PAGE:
It seems the Administration is using economic growth like magic beans – the cheap solution to all our problems. But there is no golden goose at the top of the tax cut beanstalk, just mountains of debt,” reads a statement released from Maya MacGuineas, president of the nonpartisan Committee for a Responsible Federal Budget. “Instead of banking on fantasy growth rates to offset debt-financed tax cuts, we should be pursuing sustainable economic growth to lift incomes and reduce budget deficits.”
According to Bloomberg’s ‘Tracking Tax Runaways’ report, 57 corporations left the U.S. for more tax-friendly jurisdictions in the last 20 years1. Ireland, with a corporate income tax rate of 12.5 percent, tops the list of recipient countries for U.S. companies that shift their place of incorporation to another country. President Trump’s proposal to slash the corporate income tax to 15 percent aims to reverse this trend by making America competitive again.
The rest of the developed world anxiously awaits what will happen to America’s corporate tax structure, because the highest corporate tax rate in the developed world has been benefitting other nations’ economies for years. Since the mid-1990s, while some OECD (Organization for Economic Co-operation and Development) countries gradually reduced their corporate tax rates, America’s corporate rates remained relatively unchanged. As a result, large American employers left America for lower-tax jurisdictions2 – average corporate taxes in the rest of the OECD are nearly 10 percent lower.3 Table 1 documents that five corporations with a total net income of $2.3 billion shifted their place of incorporation to another country in 2016 alone.
Unlike Maya MacGuineas, most economists – myself included – recognize that U.S. President Donald Trump’s proposed sharp decrease in the overall tax burden would increase U.S. competitiveness and grow the size of the U.S. economy. This is because competitive tax cuts would trigger large inflows of capital that would boost productivity. However, most experts are reluctant to publicly support the plan due to worries about fiscal solvency. One concern is that slashing the corporate tax rate to 15 percent would boost the deficit so much that the tax cut would be short-lived.
On April 25, the Washington D.C.-based Tax Foundation estimated that in order for the proposed corporate income tax cut to be self-financing, it would have to raise the U.S. average growth rate from 1.9 percent to 2.8 percent.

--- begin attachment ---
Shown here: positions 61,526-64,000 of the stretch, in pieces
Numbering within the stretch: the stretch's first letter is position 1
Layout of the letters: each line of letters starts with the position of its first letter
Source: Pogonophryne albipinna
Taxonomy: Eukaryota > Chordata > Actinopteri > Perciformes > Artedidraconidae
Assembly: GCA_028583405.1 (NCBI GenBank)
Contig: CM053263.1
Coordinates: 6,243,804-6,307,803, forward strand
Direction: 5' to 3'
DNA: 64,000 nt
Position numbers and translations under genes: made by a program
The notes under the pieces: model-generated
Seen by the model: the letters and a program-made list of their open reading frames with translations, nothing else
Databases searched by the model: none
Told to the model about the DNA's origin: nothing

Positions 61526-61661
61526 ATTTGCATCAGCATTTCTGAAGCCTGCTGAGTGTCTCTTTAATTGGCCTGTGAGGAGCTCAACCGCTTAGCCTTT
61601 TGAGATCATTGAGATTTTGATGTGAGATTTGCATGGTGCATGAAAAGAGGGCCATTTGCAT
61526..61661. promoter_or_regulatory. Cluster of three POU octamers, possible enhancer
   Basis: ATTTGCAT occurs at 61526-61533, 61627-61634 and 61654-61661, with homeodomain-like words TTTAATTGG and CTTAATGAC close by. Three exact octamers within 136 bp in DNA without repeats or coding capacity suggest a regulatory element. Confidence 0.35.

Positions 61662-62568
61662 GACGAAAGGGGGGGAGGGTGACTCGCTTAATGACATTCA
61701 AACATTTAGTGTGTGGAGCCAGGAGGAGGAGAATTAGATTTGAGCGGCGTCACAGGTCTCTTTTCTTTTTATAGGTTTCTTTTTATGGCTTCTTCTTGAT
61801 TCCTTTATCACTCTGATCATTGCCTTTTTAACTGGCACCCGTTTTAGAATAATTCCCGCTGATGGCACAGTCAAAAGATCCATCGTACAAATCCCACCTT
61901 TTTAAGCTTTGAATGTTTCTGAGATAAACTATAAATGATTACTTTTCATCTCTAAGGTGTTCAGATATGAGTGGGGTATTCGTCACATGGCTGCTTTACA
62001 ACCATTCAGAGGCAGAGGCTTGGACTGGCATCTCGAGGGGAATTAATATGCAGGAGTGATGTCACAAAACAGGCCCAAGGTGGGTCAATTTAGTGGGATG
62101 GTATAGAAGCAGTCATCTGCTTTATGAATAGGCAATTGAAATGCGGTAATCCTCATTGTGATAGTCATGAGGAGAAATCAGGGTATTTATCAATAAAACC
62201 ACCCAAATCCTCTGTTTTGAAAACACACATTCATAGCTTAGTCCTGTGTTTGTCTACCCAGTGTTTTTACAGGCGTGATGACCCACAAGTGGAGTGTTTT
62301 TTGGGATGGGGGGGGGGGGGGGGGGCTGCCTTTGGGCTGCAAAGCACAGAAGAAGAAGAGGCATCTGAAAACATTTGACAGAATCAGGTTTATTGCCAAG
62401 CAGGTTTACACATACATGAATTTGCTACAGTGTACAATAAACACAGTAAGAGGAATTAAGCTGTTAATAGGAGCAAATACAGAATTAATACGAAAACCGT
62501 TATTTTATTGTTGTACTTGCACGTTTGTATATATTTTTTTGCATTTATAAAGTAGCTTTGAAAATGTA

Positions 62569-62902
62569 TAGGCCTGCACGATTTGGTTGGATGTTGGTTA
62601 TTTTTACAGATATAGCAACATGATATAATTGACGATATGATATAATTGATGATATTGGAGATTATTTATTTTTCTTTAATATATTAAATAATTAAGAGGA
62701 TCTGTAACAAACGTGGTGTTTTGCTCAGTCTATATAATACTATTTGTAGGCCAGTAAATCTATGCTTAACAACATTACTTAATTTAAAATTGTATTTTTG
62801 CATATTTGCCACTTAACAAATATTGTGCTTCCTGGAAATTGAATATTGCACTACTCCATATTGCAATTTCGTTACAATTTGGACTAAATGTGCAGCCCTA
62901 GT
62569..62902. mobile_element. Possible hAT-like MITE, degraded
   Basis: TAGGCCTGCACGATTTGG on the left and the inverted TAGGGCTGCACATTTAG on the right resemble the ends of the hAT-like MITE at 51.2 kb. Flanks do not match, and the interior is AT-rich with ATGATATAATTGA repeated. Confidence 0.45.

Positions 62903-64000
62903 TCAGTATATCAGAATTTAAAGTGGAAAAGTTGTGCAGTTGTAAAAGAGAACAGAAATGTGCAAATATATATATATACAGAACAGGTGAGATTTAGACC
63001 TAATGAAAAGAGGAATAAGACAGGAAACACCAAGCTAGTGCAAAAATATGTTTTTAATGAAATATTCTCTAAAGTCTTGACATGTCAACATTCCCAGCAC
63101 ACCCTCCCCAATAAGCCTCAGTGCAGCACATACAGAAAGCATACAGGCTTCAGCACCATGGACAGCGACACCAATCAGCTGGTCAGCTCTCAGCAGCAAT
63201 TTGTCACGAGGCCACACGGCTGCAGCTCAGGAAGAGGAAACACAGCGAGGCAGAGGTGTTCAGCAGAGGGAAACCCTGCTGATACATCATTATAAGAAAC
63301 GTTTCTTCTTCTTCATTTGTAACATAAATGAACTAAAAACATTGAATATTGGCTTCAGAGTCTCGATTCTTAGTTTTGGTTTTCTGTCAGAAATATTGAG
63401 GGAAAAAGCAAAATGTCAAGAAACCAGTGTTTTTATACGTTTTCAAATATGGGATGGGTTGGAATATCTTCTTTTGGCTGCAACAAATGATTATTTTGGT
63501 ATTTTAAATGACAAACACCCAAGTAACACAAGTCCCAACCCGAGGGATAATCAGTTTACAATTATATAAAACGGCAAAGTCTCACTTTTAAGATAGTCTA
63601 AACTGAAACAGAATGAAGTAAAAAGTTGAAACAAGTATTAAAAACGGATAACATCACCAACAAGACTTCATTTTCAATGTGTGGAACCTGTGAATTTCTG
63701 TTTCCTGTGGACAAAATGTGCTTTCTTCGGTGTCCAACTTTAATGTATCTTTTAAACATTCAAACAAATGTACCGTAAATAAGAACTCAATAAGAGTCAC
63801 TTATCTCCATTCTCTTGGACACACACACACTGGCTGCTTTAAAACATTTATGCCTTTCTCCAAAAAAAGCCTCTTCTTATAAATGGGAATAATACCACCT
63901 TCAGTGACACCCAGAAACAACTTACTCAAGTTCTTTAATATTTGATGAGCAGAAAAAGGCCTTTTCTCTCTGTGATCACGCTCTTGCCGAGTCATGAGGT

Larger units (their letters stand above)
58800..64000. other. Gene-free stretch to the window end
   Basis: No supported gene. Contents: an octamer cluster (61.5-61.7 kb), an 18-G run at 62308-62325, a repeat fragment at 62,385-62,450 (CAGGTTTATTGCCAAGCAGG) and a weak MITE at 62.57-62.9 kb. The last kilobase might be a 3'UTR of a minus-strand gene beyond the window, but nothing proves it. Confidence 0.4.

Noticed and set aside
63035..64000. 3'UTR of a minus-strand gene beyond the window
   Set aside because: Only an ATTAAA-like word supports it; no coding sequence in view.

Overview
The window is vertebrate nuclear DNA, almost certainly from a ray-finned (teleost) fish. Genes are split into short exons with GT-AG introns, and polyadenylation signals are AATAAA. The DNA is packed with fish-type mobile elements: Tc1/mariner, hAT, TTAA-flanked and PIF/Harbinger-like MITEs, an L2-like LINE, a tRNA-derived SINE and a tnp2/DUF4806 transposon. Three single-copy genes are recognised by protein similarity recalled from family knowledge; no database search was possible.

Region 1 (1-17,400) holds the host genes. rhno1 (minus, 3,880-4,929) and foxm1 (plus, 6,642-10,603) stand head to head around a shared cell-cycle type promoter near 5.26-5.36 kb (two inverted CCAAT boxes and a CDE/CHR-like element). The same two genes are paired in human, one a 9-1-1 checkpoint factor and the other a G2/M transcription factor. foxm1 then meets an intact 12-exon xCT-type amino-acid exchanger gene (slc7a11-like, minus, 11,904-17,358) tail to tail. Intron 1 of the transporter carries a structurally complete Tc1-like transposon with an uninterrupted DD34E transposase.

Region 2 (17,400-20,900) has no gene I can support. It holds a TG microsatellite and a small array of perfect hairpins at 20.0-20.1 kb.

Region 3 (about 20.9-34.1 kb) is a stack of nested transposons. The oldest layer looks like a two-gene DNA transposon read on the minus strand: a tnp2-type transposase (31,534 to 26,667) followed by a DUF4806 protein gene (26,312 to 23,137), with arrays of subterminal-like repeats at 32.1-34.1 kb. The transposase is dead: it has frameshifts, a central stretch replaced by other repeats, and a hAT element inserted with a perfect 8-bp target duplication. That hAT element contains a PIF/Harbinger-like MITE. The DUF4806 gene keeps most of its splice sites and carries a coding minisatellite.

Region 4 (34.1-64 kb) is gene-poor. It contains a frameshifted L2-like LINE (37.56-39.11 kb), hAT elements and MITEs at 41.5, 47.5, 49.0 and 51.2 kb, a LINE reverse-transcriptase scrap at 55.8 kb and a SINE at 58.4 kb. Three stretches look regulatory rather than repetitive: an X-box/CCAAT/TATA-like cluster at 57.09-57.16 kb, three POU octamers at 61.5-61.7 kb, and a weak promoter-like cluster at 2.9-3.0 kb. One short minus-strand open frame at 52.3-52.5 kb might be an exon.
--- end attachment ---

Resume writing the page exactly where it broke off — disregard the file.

Most experts believe this type of growth is unlikely since productivity has sharply declined in most industrialized economies. In the United States, per-person gross domestic product rose by an average of 2.2 percent a year from 1947 through 2000, but growth has been much lower since. While weak productivity and fewer workers are hits to the “supply” side of the economy, former Secretary of the U.S. Treasury Lawrence Summers4, who re-introduced the world to the concept of secular stagnation, provided evidence that a shortage of demand is also a major part of the problem.
Regardless, when confronted with low productivity, the case against expansionary policy does not seem logical. Whether supply will create new demand or demand will lead to a supply boost – as Secretary Summers suggests – one thing remains certain: productivity growth will not return to its golden age with tax rates that penalize both supply and demand.
Tax policy, such as cutting the corporate tax rate, influences saving and investment decisions which in turn affect labor market outcomes – employment, wages, and aggregate welfare. In increasingly interconnected markets, the effects of policies in one country can have implications for the rest of the world. Globalization, reductions in institutional barriers to international investment, and trade agreements have contributed to increased levels of capital mobility across countries with large differences in factor taxes. One example was the creation of a unified financial market in Europe that caused a large increase in international capital mobility across countries with uneven tax structures. It soon became clear to Europe’s political class – concerned about fiscal solvency – that containing capital flight had to become a priority.